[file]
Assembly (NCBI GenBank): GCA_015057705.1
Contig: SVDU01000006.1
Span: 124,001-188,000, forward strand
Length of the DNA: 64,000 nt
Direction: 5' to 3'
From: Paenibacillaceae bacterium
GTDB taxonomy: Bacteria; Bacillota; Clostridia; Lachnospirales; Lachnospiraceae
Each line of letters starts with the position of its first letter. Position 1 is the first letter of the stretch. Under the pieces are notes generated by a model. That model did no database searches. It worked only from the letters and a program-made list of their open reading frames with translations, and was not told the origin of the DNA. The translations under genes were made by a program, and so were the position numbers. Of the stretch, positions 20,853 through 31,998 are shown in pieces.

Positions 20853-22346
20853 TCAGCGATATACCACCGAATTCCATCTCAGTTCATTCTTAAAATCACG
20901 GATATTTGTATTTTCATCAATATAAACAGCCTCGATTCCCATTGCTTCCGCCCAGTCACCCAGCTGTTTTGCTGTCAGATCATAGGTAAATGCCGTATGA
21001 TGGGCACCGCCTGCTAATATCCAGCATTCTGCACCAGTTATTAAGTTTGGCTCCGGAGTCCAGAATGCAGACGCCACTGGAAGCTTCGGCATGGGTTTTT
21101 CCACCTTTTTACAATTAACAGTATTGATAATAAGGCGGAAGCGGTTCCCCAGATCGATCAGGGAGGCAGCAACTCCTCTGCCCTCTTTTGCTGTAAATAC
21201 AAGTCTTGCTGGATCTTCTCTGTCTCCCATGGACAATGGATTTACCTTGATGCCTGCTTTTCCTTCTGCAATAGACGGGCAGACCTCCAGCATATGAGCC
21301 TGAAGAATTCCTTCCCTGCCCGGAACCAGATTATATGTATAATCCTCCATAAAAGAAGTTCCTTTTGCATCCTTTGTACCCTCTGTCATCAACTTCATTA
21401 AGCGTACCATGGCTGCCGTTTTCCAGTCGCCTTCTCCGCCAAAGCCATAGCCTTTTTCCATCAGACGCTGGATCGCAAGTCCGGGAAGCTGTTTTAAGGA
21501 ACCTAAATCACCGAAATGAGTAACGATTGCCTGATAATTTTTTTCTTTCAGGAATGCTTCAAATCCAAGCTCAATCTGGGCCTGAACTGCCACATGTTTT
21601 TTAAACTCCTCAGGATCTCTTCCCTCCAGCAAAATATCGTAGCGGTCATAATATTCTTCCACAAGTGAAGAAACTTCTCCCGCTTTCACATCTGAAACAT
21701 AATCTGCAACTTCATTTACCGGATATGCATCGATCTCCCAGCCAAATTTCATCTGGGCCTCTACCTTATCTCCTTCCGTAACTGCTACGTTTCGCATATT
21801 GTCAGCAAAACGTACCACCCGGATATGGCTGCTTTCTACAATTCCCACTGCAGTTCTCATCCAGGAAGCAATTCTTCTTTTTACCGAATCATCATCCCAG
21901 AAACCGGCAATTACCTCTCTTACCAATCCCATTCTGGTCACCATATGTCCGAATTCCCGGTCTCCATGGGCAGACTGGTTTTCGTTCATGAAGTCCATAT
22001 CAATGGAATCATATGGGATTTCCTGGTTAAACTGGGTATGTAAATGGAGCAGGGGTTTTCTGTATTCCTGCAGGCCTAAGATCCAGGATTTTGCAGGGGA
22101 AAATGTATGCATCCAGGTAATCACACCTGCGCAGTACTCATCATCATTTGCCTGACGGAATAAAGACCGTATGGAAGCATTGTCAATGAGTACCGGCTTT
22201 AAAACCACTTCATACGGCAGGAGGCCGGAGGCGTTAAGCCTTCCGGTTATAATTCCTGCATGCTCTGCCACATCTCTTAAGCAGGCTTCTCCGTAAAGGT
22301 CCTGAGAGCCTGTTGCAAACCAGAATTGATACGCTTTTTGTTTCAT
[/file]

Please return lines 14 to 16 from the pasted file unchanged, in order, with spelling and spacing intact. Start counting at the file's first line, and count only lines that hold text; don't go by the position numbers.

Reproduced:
21201 AAGTCTTGCTGGATCTTCTCTGTCTCCCATGGACAATGGATTTACCTTGATGCCTGCTTTTCCTTCTGCAATAGACGGGCAGACCTCCAGCATATGAGCC
21301 TGAAGAATTCCTTCCCTGCCCGGAACCAGATTATATGTATAATCCTCCATAAAAGAAGTTCCTTTTGCATCCTTTGTACCCTCTGTCATCAACTTCATTA
21401 AGCGTACCATGGCTGCCGTTTTCCAGTCGCCTTCTCCGCCAAAGCCATAGCCTTTTTCCATCAGACGCTGGATCGCAAGTCCGGGAAGCTGTTTTAAGGA